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Illustration: Uttam Ghosh
Sure, everyone goes through life wishing they had done numerous things differently, or even their parents' way.
I wish I did, but I also wish that, in June, I had stayed true to myself and my family.
We all enjoy winning; wanting the big win is human nature. And wanting a crown is also every girl's secret dream. I began competing in pageants for Indian-Americans in the summer of last year. My first was the Miss India Mid-South Pageant. I performed well but was labelled "too American'"and didn't even make it to the top three. I understand my faults, but let me win next year, okay?
Now, this year, I walked into the competition ready and confident, until I saw a girl five inches taller than me. I wanted this so bad and this scenario had become a pride issue. I knew I wasn't going to win, and worst of all, I actually let it get to me. I was frowning throughout the whole orientation to a point where the co-director had to say, "Rupa, we
are all tense, but this is just a good experience. Yes it is a competition, but we are here as friends to have some fun." I didn't realise it, but I was taking the fun out of meeting new girls and learning new things.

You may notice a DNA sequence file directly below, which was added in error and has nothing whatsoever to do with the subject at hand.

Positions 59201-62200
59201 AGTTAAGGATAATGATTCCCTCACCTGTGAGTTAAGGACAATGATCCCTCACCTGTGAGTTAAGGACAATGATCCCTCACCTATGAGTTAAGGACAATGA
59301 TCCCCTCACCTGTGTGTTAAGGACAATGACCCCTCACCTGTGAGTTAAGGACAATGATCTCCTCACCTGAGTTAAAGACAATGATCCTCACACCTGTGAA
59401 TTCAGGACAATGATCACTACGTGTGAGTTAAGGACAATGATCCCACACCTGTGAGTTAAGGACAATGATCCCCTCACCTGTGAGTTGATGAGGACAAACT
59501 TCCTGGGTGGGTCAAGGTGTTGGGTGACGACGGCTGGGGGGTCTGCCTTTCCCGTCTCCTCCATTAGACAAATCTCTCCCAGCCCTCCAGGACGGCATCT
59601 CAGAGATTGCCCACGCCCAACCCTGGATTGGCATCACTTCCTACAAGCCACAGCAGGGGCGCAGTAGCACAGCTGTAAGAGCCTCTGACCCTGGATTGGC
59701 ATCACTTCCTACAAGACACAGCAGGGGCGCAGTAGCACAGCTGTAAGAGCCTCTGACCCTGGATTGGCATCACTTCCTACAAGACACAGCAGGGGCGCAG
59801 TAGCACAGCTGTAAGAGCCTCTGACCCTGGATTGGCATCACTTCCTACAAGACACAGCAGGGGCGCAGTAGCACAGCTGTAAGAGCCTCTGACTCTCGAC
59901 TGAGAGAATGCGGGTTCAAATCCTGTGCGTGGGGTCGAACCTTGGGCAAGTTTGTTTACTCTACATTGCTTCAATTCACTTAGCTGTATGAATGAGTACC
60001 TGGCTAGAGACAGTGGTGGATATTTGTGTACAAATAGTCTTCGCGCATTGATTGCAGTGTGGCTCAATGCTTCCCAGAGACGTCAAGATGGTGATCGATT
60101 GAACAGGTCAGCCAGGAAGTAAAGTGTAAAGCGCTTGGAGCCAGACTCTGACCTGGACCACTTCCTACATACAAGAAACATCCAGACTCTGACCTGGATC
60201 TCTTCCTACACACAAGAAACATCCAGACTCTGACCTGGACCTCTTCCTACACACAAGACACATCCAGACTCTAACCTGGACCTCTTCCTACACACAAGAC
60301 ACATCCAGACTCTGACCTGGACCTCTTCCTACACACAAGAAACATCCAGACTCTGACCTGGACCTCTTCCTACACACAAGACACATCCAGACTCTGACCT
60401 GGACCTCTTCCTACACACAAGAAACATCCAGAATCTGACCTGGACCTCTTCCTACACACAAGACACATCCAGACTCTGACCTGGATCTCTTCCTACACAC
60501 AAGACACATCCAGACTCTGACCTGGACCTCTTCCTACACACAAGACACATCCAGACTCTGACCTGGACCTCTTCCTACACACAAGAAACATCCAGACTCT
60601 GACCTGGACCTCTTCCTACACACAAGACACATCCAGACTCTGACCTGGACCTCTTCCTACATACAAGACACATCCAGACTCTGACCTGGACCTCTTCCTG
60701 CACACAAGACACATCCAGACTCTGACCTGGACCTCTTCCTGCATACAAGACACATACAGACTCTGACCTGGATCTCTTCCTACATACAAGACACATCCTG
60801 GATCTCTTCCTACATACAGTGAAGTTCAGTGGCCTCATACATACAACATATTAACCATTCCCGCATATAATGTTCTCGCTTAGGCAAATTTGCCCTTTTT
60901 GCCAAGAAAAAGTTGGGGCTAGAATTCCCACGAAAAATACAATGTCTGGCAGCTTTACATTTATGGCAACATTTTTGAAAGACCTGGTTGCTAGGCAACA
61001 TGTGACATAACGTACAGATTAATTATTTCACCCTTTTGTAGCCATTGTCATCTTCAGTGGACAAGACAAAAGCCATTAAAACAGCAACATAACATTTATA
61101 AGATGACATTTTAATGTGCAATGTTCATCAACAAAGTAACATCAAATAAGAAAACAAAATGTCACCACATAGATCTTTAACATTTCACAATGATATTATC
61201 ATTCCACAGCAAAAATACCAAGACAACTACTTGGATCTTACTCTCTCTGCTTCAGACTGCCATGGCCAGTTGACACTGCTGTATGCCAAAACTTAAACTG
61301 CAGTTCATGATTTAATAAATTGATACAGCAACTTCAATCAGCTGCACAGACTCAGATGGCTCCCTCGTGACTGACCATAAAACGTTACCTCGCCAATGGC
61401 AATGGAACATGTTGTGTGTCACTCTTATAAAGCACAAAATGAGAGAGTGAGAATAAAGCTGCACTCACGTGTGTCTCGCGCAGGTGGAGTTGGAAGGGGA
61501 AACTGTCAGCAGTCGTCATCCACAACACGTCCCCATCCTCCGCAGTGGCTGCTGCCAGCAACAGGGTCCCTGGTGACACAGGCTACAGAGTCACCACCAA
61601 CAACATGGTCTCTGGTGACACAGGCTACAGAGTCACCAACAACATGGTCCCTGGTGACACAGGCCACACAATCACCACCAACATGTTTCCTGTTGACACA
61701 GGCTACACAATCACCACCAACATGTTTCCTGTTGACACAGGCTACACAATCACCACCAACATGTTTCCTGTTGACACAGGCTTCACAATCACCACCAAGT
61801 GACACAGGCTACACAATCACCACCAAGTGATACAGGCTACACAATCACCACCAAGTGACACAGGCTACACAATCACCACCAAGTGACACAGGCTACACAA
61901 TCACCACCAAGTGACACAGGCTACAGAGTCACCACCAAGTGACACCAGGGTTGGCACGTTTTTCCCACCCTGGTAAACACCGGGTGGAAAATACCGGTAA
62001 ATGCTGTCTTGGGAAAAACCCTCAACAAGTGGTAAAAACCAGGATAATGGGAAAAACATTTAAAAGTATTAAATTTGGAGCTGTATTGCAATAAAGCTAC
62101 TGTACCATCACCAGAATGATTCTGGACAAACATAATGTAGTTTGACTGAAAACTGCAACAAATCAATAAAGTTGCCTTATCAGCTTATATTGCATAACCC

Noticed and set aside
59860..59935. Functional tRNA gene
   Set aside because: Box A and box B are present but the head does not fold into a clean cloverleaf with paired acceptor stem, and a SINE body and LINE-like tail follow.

The night of the pageant, I found myself bossing my mother around screaming, "Hurry up with the make-up. Give me my bangles NOW! You can't put this on right, just let me do it." No one else was making a ruckus. Every other contestant was having a blast putting on the make-up, jewellery and clothes. They actually enjoyed dolling themselves up.
The whole time I was onstage, for the introduction, talent, and evening gown rounds, I kept thinking about that 5' 7'' tall girl in my category, who was going to steal MY crown. I was irritated and thought, "Why am I even doing this stupid pageant?" I lost confidence and my agitation showed on my face.
Finally, the last stage of the competition was the Q and A segment. I was asked: "Who taught you the most important life lesson and what is it?" I immediately stated that my mother had taught me the most important lesson, of learning to love yourself before you can learn to love others.
"What was that?" I thought -- I had already let myself down and was ready to lose this pageant. I had hated myself for not being capable and I didn't believe in myself. So, how could I have had any love for the woman who spent all her time teaching me this lesson?
I didn't win. And thank God. The crown went to someone more deserving, who understood the true meaning of a competition; work with passion and love, but win with humility.
Unfortunately, there is nothing I can do about my meanness that night except to tell my parents I'm sorry. I think one should compete without regrets so one can win without guilt.
And live every moment of one's life with happiness towards oneself and everyone else.
Rupa Vachaspati is a freshman from Tennessee.
Sketch by Uttam Ghosh
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